Where will your retirement money come from? If you’re like most people, qualified-retirement plans, Social Security, personal savings and investments are expected to play a role. Once you have estimated the amount of money you may need for retirement, a sound approach involves taking a close look at your potential retirement-income sources.
Have A Question About This Topic?
One of the most common questions people ask about Social Security is when they should start taking benefits.
Workers 50+ may make contributions to their qualified retirement plans above the limits imposed on younger workers.
Making a career move requires tough decisions, not the least of which is what to do with the funds in your retirement plan.
When to start? Should I continue to work? How can I maximize my benefit?
Retirement income may come from a variety of sources. Here's an overview of the six main sources.
Does it make sense to borrow from my 401(k) to pay off debt or to make a major purchase?
This calculator compares employee contributions to a Roth 401(k) and a traditional 401(k).
Estimate how long your retirement savings may last using various monthly cash flow rates.
This calculator may help you estimate how long funds may last given regular withdrawals.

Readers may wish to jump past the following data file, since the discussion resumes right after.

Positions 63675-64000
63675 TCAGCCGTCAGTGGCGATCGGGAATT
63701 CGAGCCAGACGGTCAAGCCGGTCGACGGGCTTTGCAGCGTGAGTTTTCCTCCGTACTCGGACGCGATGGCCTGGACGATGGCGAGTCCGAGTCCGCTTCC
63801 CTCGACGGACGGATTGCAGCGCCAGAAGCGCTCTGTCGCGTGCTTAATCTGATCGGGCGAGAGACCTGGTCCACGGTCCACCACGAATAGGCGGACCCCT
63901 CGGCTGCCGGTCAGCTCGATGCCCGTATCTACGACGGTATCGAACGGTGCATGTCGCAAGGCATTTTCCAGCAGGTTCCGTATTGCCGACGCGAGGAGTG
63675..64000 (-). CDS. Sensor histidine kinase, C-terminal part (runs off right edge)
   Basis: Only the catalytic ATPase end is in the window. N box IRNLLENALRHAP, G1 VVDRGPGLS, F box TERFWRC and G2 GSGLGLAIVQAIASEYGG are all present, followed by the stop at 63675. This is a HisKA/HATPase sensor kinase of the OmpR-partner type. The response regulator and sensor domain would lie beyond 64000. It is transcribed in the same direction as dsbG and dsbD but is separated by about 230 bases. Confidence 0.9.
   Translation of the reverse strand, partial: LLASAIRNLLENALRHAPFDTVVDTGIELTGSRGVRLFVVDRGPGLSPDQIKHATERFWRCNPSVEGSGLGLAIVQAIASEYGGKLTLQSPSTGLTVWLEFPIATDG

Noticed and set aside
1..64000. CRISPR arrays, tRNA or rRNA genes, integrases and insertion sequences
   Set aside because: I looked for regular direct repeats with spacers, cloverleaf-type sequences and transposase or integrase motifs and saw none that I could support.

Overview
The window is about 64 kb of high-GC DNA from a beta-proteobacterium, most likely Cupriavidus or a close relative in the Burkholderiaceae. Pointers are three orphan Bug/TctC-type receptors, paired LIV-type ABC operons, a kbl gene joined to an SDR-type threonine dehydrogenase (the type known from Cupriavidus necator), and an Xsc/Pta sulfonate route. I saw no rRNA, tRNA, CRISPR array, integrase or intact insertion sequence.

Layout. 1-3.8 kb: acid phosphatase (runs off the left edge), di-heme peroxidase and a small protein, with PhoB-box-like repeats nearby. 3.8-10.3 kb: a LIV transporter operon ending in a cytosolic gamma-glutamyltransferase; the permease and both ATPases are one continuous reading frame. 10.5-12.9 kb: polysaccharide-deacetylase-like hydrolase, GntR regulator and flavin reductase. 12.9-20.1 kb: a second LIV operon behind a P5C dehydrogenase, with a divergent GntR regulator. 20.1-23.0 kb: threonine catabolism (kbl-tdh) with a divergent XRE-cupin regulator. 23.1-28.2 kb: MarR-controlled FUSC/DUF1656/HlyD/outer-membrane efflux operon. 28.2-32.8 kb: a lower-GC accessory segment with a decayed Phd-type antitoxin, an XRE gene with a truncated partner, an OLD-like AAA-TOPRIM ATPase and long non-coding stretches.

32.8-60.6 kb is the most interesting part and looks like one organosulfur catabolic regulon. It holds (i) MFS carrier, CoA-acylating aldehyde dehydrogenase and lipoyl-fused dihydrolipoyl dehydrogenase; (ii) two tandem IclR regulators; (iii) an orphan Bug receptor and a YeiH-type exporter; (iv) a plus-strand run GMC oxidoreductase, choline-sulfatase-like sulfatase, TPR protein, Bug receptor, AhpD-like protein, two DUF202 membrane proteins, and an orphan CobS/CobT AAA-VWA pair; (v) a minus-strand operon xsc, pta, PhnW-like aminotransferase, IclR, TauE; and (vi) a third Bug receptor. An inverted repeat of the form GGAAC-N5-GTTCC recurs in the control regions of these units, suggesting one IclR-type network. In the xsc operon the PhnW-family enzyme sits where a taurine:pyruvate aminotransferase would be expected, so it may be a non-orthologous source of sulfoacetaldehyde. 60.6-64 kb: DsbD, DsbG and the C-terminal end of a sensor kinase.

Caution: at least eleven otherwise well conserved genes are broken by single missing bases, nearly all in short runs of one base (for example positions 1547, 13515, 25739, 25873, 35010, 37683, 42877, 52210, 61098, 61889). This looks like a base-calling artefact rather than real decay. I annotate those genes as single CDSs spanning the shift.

Estimate the maximum contribution amount for a Self-Employed 401(k), SIMPLE IRA, or SEP.
Estimate how much income may be needed at retirement to maintain your standard of living.
Estimate your monthly and annual income from various IRA types.
This short video illustrates why knowing when to retire can be a crucial part of your strategy.
There are three things to consider before dipping into retirement savings to pay for college.
The simplest ideas can sometimes make a massive difference over time. Enjoy this brief video to learn more.
Ready for retirement? Find out why many are considering encore careers and push your boundaries into something more, here.
There’s an alarming difference between perception and reality for current and future retirees.
What does your home really cost?